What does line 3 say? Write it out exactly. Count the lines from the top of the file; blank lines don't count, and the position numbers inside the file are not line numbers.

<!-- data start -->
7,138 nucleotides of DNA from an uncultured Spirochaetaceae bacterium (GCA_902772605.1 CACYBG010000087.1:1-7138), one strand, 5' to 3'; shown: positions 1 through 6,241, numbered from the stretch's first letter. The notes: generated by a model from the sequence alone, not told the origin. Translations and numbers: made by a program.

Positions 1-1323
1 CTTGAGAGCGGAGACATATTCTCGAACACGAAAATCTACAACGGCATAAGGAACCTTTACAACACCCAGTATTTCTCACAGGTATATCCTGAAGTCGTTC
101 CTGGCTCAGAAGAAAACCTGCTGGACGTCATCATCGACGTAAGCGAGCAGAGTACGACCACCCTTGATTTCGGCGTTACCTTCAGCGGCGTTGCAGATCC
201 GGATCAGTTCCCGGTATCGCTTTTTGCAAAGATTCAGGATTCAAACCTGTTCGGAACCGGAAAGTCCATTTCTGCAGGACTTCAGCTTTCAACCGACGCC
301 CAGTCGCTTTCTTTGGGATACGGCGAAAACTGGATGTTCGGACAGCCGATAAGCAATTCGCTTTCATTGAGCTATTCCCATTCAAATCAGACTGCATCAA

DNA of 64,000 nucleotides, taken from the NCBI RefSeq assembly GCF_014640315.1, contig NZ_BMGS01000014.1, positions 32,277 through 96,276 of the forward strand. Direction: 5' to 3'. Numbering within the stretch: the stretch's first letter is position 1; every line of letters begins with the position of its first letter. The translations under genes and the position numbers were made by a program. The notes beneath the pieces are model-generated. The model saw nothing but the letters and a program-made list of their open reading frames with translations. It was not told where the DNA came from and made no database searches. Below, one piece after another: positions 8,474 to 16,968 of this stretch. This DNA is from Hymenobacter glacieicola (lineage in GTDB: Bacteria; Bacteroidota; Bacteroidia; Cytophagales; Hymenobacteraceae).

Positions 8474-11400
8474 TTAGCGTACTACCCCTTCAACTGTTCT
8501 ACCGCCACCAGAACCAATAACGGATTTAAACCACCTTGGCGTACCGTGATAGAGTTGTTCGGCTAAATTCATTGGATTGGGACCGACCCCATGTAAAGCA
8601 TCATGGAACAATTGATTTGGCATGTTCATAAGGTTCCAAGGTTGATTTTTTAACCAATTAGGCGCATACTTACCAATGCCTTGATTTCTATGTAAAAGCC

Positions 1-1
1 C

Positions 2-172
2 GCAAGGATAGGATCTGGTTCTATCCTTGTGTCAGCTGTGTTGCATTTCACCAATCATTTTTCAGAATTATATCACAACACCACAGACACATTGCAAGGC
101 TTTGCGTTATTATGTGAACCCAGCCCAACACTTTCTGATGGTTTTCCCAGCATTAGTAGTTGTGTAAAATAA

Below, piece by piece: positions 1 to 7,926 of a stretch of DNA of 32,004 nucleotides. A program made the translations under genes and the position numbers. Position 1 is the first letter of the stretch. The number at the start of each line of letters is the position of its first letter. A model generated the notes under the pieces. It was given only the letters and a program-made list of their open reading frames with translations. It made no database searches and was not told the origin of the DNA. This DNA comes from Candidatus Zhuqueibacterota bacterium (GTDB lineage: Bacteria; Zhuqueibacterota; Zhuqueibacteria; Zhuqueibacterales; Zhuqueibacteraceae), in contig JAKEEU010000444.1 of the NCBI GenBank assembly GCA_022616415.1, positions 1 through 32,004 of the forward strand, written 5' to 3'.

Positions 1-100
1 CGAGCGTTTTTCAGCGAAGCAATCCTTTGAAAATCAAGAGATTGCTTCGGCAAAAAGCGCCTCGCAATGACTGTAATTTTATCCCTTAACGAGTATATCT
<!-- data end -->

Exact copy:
1 CTTGAGAGCGGAGACATATTCTCGAACACGAAAATCTACAACGGCATAAGGAACCTTTACAACACCCAGTATTTCTCACAGGTATATCCTGAAGTCGTTC